Our set includes over 150 tracks on 7 CDs, and presents for the first time anywhere 12 unissued performances. To offer the finest sound possible, we've located the original metal parts and pristine vinyl test pressings from the Victor and Bluebird vault. Our lavish booklet includes an appreciation and session analysis by John McDonough and features many rare photographs of Shaw and his bandmates. Don't miss out on owning this important collection.
Read More About Artie Shaw:
Track Listing, Personnel & Recording Dates »
- Audio Quality
- Sample Session Notes
A real treat is working with original metal parts and test pressings from the Victor vaults. Throughout the years, these sources have been kept in impeccable condition and there usually are at least a half dozen to choose from. Because of this we were able to locate all the original masters and alternates in pristine sound via these metal parts and vinyl test pressings. Only one track was used from a commercially issued 78. Our engineer for the entire project, Andreas Meyer, has brought out Shaw and all his fabulous orchestras in the best sound we’ve ever heard.
Photo Copyright © Protected
The bulk of our images have come from the Institute of Jazz Studies as well as Frank Driggs some of which show Shaw and the band in the Victor studios. There are also some rare unpublished photos from Shaw devotee and collector Reinhard Scheer-Hennings. All these photos include great scenes of Shaw’s Navy band, his first great band with images of Buddy Rich and Georgie Auld and the later bands with Hot Lips Page, Davey Tough and Roy Eldridge.
September 27, 1938 Session
One of the more interesting templates of Shaw’s inner voice was his theme, “Nightmare”, a minor blues played in the manner of a funeral dirge. Something of a film noir acid trip, it’s full of lurid menace and stalking shadows. Yet, it’s also the perfect card to play when asked to illustrate what made Shaw different from Goodman on the clarinet. Shaw’s emotional power was in his sound, which is laid bare here in long, lingering swaths of sound – dark and brooding at the bottom, brittle and dense at the top, where he ruled with a piercing but never shrill precision. For Goodman, the high note was essentially a cathartic one-shot target. Shaw turned them into narratives. He never growled or smoldered. His lines were imperial and statuesque. His vibrato was always cool and hard, the perfect voice for his tart little clusters and often eccentric flourishes. His other composition, “Non-Stop Llight”, reveals a brighter, more sunny side, but similar factors control his playing, even at bright tempos. The long and serpentine paths of his lines are to some extent a calculated illusion. He had a way of seeming to duck out of sight and then reemerge, implying that the notes continued even when they couldn’t be heard, like a short wave radio signal that fades for second and then comes back even as the words continued. – John McDonough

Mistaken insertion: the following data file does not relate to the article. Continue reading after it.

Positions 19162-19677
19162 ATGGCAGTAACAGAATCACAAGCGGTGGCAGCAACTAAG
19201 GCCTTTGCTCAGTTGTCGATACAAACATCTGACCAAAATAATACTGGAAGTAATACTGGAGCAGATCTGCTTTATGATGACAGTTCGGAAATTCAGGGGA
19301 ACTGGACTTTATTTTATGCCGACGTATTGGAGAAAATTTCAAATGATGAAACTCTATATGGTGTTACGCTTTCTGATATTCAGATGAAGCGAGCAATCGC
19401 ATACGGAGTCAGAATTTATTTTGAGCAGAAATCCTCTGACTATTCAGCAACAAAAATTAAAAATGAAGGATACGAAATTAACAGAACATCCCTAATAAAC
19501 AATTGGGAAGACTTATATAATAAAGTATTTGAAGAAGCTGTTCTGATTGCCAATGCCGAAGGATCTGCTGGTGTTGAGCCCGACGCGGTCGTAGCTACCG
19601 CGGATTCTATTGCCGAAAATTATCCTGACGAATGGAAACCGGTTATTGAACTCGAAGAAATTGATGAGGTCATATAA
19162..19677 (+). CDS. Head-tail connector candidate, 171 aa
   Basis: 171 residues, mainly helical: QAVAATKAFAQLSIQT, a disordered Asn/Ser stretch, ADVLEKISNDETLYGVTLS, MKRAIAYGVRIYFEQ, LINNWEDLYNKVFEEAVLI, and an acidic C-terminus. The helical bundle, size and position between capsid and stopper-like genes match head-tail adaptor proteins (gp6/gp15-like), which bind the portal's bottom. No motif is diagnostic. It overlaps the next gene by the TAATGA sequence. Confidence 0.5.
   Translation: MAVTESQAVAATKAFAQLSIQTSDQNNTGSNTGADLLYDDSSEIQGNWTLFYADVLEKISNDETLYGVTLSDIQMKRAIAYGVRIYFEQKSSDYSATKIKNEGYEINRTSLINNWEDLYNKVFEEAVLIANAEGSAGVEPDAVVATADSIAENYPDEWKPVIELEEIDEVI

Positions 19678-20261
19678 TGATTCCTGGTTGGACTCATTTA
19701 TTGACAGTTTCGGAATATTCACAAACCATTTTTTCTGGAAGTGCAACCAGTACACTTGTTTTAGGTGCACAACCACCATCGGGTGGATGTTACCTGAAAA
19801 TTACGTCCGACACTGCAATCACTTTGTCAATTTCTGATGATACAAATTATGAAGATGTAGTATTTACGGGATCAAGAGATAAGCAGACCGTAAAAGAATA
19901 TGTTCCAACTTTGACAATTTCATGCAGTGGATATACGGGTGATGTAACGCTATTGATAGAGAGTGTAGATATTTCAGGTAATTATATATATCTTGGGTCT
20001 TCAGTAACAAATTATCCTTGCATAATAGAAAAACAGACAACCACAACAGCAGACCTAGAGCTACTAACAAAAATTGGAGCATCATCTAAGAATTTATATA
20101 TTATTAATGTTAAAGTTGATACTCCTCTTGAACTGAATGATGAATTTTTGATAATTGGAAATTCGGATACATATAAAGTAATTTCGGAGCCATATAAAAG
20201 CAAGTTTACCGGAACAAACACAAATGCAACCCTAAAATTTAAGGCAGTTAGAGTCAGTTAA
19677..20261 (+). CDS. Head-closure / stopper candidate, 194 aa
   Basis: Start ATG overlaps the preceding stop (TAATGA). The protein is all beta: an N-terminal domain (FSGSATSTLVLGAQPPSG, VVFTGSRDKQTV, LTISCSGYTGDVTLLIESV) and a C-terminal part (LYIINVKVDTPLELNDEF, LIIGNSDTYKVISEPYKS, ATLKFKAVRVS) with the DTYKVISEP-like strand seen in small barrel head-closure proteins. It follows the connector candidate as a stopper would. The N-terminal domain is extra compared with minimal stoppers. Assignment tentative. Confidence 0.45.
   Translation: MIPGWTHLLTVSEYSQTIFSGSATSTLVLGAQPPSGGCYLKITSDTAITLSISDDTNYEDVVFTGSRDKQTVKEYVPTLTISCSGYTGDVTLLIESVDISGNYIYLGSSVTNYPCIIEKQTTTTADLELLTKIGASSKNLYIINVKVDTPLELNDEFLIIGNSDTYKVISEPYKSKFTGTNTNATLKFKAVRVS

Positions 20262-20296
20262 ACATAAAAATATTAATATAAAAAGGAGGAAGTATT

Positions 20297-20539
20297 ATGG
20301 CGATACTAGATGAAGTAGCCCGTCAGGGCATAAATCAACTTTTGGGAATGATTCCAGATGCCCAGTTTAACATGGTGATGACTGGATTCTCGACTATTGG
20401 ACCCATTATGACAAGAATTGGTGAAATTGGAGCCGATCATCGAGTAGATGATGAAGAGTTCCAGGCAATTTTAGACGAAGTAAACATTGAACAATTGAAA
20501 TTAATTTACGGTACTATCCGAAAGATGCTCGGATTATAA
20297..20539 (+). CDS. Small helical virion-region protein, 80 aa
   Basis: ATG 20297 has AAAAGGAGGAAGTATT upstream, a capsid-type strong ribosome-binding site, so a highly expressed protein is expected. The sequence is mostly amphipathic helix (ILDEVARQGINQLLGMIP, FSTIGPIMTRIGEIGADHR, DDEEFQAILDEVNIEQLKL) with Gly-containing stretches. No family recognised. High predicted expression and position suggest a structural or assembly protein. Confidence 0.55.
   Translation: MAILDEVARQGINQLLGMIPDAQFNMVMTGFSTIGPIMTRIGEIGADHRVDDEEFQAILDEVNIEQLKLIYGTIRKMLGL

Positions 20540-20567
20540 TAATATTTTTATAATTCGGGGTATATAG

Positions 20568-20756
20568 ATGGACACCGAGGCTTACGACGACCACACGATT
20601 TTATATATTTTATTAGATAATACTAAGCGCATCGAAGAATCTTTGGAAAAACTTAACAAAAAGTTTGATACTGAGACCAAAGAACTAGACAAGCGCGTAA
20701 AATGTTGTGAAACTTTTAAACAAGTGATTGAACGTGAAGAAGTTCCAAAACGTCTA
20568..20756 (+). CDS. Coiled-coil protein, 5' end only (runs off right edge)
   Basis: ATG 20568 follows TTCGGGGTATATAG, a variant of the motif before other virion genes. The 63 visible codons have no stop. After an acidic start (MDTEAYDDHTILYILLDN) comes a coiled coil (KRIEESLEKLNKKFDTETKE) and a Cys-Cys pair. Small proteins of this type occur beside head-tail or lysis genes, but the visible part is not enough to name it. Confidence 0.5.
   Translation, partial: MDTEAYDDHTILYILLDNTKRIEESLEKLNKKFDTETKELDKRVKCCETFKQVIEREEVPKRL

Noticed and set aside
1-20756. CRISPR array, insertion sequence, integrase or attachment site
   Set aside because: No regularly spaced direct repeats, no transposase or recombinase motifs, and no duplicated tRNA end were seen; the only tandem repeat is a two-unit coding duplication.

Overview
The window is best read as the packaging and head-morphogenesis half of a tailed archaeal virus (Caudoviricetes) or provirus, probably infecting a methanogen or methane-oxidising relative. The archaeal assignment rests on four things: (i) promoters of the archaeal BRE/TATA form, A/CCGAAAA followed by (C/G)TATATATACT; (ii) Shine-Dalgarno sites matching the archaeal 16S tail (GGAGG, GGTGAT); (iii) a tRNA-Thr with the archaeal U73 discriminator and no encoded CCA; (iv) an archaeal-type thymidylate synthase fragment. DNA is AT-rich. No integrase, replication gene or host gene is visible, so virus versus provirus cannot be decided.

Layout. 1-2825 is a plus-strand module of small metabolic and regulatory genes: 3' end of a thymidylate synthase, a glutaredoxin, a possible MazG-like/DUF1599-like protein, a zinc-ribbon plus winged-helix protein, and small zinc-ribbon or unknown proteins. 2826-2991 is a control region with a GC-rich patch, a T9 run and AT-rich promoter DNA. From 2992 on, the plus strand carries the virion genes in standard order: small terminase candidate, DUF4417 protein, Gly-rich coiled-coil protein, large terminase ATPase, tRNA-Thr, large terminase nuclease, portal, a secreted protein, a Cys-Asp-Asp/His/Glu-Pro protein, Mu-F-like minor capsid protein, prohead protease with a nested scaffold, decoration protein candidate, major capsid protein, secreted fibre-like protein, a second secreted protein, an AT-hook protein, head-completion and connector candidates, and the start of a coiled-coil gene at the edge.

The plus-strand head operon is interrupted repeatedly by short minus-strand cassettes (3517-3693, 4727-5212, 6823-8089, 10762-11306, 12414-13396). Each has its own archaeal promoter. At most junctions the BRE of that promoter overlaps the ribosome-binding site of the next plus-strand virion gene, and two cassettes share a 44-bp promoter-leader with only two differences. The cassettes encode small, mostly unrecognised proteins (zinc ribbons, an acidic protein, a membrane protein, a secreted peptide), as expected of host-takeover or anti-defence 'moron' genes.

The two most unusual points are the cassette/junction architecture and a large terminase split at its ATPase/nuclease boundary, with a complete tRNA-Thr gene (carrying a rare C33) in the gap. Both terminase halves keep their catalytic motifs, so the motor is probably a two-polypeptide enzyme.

CUSTOMER REVIEWSClick here to write a review
"First of all thanks to Mosaic for even taking the time to release this vintage material. From the Lester Young/Basie set, to Chu Berry, to the recent Armstrong release, to Benny Goodman's Columbia work, and now Artie Shaw, Mosaic is doing a great service to those of us who enjoy genuine Swing Era jazz releases. I totally agree with the reviewer who gave accolades to Mr. McDonough for the outstanding writing of the Shaw booklet. I found myself devouring it."